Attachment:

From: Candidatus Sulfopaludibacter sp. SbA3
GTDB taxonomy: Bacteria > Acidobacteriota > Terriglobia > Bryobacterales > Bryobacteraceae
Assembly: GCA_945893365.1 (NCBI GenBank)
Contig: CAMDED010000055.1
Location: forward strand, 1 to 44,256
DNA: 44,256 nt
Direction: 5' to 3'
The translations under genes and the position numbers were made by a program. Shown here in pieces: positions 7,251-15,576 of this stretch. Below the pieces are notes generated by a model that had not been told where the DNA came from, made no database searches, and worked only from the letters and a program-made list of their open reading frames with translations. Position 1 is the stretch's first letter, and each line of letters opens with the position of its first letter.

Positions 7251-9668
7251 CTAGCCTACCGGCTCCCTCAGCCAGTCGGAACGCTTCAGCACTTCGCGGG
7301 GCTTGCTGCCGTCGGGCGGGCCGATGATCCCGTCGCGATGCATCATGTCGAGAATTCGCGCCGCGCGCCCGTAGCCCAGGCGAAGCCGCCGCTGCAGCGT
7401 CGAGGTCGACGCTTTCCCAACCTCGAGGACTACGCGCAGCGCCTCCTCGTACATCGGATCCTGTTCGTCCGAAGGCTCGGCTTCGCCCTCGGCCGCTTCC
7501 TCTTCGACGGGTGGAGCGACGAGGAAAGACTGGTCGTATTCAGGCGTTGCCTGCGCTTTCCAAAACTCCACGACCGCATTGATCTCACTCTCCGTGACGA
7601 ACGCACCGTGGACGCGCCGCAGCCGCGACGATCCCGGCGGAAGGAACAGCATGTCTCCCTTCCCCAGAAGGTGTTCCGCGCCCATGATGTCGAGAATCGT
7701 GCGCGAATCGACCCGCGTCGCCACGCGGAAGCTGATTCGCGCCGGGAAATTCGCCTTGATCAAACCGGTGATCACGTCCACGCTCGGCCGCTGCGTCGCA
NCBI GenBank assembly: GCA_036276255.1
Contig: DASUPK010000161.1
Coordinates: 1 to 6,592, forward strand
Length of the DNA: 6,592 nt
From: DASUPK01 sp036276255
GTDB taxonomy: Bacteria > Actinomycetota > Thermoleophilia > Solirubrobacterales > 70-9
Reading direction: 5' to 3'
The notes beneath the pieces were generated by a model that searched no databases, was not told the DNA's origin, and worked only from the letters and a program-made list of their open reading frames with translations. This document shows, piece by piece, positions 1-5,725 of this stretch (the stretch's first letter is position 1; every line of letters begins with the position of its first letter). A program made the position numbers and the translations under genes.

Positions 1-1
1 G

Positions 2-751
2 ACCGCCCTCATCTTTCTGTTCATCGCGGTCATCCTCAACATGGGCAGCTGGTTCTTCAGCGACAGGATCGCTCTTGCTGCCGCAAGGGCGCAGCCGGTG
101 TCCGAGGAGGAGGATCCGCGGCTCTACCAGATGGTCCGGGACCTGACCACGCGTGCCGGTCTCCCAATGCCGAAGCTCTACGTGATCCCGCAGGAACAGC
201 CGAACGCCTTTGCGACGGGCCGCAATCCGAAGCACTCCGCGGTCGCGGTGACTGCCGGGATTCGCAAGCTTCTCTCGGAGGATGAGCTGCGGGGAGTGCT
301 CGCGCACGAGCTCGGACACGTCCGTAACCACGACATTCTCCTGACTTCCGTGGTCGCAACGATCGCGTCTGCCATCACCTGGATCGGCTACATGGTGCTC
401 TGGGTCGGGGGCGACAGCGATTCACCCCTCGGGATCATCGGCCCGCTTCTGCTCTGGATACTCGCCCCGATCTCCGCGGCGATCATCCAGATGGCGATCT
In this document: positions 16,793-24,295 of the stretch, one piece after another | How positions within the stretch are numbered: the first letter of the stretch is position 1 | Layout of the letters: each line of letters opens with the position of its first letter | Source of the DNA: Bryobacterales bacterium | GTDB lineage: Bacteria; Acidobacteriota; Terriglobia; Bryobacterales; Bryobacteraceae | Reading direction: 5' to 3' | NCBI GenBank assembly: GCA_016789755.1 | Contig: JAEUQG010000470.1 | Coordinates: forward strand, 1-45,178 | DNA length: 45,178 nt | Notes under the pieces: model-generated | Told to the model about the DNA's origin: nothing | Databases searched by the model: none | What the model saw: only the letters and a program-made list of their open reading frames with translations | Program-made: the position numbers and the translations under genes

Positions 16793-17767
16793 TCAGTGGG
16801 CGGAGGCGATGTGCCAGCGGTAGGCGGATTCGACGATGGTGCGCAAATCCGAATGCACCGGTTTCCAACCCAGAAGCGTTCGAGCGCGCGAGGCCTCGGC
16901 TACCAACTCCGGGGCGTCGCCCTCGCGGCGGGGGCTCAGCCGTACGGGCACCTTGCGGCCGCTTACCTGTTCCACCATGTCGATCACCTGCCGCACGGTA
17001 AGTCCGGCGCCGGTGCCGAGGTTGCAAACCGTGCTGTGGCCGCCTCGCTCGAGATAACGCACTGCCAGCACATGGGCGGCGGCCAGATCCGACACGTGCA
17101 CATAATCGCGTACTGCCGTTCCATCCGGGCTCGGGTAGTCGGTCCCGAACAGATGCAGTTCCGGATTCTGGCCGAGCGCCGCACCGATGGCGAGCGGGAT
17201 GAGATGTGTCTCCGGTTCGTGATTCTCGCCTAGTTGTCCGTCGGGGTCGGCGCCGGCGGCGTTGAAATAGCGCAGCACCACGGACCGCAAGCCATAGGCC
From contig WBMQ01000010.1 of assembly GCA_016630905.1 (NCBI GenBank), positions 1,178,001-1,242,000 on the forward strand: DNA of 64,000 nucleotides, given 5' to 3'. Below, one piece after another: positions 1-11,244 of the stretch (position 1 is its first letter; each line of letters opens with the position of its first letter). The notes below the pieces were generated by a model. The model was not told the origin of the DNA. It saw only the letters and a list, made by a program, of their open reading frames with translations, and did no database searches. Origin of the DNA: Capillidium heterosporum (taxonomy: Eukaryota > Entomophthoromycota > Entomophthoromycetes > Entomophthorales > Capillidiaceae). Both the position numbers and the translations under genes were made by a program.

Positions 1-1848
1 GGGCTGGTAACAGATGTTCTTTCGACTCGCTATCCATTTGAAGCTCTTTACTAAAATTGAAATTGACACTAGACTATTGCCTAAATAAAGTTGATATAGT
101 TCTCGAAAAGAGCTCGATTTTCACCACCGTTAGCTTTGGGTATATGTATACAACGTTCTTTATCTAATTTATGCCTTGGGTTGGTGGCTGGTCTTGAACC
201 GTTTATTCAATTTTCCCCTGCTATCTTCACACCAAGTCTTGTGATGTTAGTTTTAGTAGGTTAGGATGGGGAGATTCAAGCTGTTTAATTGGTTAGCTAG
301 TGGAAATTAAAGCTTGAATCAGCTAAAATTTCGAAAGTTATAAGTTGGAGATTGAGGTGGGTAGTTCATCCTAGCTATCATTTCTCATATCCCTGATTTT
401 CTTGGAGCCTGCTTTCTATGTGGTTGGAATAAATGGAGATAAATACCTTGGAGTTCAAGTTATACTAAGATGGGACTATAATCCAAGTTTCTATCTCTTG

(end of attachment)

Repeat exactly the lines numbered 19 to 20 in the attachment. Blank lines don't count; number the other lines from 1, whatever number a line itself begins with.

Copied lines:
Length of the DNA: 6,592 nt
From: DASUPK01 sp036276255